Natalie Casciola & Allen Scazafabo Jr.
Nicole Casciola
Maria Martina Castro
Richard Castro
Toby & Chuck Cederbaum
Melisande Charles
Tze Chun
Harold Cohen
Edward Conway
Donna Cooke
Allison Crow & Kim Abrams
Audrey Davis
Dana Davis
Barbara Dechristopher
Maxine Destefano
Robert Dibias
John Drexler
Jane Duggan
Edith Englund
Jeannie Erickson
Virginia Evans
Joshua Feldman & Julie Binder
Jerry Fields
Thomas Fiore
Peter Fiorentino
Tiffany Foster
Raymond Fratella
Ellen & Robert Galione
James Galione
Neal Gerstein
Daniel Glick
Felicia Gluhareff
Lee Goldberg
Fred Goldman
J E Hawkins
Stephanie Head
Janet Hicks
Rich & Rene Hines
David Humphries
Christopher Irr
Kyle Jarrow
Shana Kingsley
Raymond Klass
Alison Kunkel
Marva L. Laday
Tony Litterio
David Long
Antonio Lorusso
Francis Marquette
Shawn Mceachern
Julia Meinwald
Nora Mendez
Margarita Meyendorff
Laura Miller
Raamla Mohamed
Gary Namie
Michael Nodine
Pauline Paraboschi
John S Pearson
T R C Perez-Barbuzano
Joseph Piette
Margo Polikoff
Michael Ponte
Joe Principe
Michael & Mary Principe
Samuel Pullen
Michael Regish
Sarah Robinson
David Rocke
Sharon Rothbart
Michael Saenz
Jill Santopolo
Hilari Scarl
Karen Schmieder & Pat Vidas
Devon Schneider
Nancy Schniedewind
Francis Sheehy
Joan Slish
Jonathan Smith
Chris Stevenson
Karen Taber
Tamara Teague
Heather Thomason
Robert Tremarche
Two Sigma Investments LLC
Tomas Uhliarik
Herman Vasquez
Eric Zickefoose
Charles Zlatakin
Ellen Zoref


Union Edge Labor’s Talk Radio features Sheila Dvorak and Jay Galione


POSTED ON OCTOBER 18, 2014 BY POSTTRUTH

SoundCloud Audio - Click Here

Host Charles Showalter of Union Edge Labor’s Talk Radio interviews Producer Sheila Dvorak and Director Jay Galione of Gone Postal:The Documentary to Save The People’s Post Office.


Kingston Community Radio – WGHQ – Interview with Jay Galione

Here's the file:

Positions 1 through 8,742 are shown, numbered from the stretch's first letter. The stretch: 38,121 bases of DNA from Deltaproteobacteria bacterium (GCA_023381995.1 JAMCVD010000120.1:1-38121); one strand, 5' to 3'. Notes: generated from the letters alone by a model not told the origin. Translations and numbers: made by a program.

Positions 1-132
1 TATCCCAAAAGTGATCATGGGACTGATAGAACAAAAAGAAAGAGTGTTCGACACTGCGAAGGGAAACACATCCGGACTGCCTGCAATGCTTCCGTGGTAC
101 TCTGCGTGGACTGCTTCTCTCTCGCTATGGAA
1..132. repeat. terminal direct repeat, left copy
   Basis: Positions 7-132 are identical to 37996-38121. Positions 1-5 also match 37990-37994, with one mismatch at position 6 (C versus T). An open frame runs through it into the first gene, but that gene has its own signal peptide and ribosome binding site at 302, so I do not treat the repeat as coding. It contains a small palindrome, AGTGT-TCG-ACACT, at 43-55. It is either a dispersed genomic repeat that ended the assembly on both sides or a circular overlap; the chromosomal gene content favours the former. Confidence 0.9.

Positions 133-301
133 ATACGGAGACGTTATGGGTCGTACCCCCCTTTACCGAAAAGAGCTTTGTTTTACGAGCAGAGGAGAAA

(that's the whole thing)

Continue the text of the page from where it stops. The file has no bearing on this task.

POSTED ON OCTOBER 12, 2014 BY POSTTRUTH

SoundCloud Audio - Click Here

Kingston Community Radio hosts Gary Bishoff and Chris Acosta interview Director Jay Galione about Gone Postal:The Documentary. Contribute Today!


Film subject Mary Burkhard fights for democratic elections at NAPS Convention in San Diego


POSTED ON AUGUST 27, 2014

Mary Burkhard, Female Candidate for National Office fights for “One Member, One Vote” to break up the “Boys Club” in leadership the National Association of Postal Supervisors

San Diego, CA; August 23-29, 2014

The system that elects the national officers of NAPS (National Association of Postal Supervisors) is based on rules that may have made sense when the organization was founded in 1908, but are outdated and undemocratic for 2014. When the largest NAPS branches across the country control blocks of votes, it is reminiscent of machine politics where the outcome of the election is pre-determined. The undemocratic process has been a barrier to women being represented in the organizations’ leadership.

According to the Government Accountability Office (GAO) 40 percent of employees in the United States Postal Service are women, but in the 105 year history of NAPS, only one woman, Margarete A. Grant of San Francisco, has held a leadership position from 1986 -1996. In the past 20 years, no other woman has been elected to serve NAPS in Washington D.C. and there has never been a woman elected President of NAPS. Mary Burkhard, NAPS Branch 244 President from Santa Clarita, California is running for NAPS National Secretary/Treasurer at the convention taking place at the Towne and Country Resort and Convention Center in San Diego, CA. Burkhard supports a resolution that would change the election system to be more democratic, giving every member of NAPS one vote.

The NAPS organization is controlled by Congress through Title 39, US Code, Section 1004. Mary Burkhard has been lobbying Congress on behalf of NAPS members to have Congress change this code to reflect the need for more transparency and democratic elections.